WASHINGTON - The top U.S. telecommunications regulator proposed on Tuesday to bar government programs from buying from companies that pose a security threat to U.S. telecoms networks, a rule that could hurt U.S. sales of China's Huawei and ZTE.
The Federal Communications Commission is considering more steps in the wake of growing concerns in Washington that Huawei Technologies Co Ltd and ZTE Corp, which make networking equipment and handsets, could act as conduits for espionage, something the two companies have denied.
The FCC decision came a day after the U.S. Commerce Department banned American firms from selling parts and software to ZTE for seven years. The move was sparked by ZTE's violation of an agreement that was reached after it was caught illegally shipping U.S. goods to Iran.
The United States and China have threatened each other with tens of billions of dollars in tariffs in recent weeks, fanning worries of a full-blown trade war that could hurt global supply chains as well as business investment plans.
The proposed new telecoms rules are expected to be finalized this year. They would prevent money from the $8.5 billion FCC Universal Service Fund, which subsidizes telephone service to poor and rural areas, from being spent on goods or services from companies or countries which pose a "national security threat to the integrity of communications networks or their supply chains."
"Hidden 'backdoors' to our networks in routers, switches, and other network equipment can allow hostile foreign powers to inject viruses and other malware, steal Americans' private data, spy on U.S. businesses, and more," said FCC Chairman Ajit Pai, who introduced the proposal.
Pai did not specify China or specific companies.
But in a letter to Congress last month, Pai said he shared the concerns of U.S. lawmakers about espionage threats from Huawei, the world's third-largest smartphone maker.
The proposal appears to be another prong in a U.S. effort to prevent ZTE and Huawei from gaining significant market share in the United States. Both are strong contenders in telecoms markets elsewhere.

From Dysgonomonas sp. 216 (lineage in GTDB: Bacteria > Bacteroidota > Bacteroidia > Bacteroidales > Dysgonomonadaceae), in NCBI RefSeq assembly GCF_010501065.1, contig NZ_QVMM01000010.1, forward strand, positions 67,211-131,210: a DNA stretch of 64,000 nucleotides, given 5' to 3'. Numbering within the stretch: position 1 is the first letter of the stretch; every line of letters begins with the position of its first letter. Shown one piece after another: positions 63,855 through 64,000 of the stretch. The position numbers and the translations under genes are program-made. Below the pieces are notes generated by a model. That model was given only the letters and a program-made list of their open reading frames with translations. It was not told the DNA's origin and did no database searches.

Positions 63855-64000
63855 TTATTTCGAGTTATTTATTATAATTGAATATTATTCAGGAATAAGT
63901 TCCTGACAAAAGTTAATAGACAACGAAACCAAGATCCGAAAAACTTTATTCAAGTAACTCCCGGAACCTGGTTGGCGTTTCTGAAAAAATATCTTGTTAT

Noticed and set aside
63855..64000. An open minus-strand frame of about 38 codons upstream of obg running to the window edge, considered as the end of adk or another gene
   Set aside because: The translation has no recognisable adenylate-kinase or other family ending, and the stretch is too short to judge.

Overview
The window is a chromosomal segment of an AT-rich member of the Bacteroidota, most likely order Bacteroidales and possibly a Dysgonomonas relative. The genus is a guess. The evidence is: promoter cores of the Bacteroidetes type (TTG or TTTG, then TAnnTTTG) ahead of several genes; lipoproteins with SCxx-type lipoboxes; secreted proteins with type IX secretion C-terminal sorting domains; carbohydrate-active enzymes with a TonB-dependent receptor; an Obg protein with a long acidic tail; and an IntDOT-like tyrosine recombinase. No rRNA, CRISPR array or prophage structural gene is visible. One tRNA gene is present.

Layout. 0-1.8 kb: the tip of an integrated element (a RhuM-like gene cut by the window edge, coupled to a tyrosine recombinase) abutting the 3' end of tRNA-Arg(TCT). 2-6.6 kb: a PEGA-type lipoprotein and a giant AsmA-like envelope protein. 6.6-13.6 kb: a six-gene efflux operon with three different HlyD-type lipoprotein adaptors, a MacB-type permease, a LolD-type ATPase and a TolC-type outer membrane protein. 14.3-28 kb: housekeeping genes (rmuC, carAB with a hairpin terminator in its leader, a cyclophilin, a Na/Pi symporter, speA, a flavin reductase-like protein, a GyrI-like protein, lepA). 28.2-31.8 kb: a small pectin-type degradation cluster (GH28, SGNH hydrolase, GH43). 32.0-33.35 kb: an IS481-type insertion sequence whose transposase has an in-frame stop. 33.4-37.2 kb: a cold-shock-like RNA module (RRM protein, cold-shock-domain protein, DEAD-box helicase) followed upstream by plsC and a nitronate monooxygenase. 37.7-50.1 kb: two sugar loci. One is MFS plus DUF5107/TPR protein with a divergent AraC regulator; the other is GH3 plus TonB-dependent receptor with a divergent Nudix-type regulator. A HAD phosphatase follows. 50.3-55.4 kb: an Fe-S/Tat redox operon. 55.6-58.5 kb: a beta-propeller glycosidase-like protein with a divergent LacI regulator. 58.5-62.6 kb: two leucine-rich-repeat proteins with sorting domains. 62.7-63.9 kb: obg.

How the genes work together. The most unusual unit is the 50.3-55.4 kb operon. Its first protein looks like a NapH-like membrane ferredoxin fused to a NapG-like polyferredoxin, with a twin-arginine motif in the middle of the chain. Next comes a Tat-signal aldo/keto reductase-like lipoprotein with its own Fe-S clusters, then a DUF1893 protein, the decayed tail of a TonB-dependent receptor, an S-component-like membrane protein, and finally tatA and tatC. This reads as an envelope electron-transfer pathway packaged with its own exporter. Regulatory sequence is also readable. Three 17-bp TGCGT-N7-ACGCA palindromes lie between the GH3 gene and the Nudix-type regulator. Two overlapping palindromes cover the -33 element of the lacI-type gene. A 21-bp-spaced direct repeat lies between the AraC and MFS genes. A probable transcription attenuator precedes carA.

USTelecom, an industry trade group, praised the FCC's "proposal to confront nation-state actions that threaten the confidentiality, integrity and availability of our nation's network infrastructure."
Republican U.S. senators have also introduced legislation that would block the U.S. government from buying or leasing telecoms equipment from Huawei or ZTE.
Huawei's planned deal with U.S. carrier AT&T Inc (T.N) to sell its smartphones in the United States collapsed in January after U.S. lawmakers sent a letter to Pai citing concerns about Huawei's plans to launch U.S. consumer products.
Amid a steady drip of bad news, Huawei has laid off its vice president of external affairs, Bill Plummer, and four other employees at its Washington office, according to sources familiar with the matter.
The company slashed lobbying expenditures to $60,000 in 2017 from $348,500 in 2016, according to Huawei filings.
ZTE has similarly cut its lobbying expenditures, from $860,000 in 2016 to $510,000 last year, according to ZTE filings.
The U.S. Congress in 2017 banned U.S. government agencies from using security software from Moscow-based Kaspersky Lab amid mounting concern among U.S. officials that the software could enable Russian espionage and threaten national security.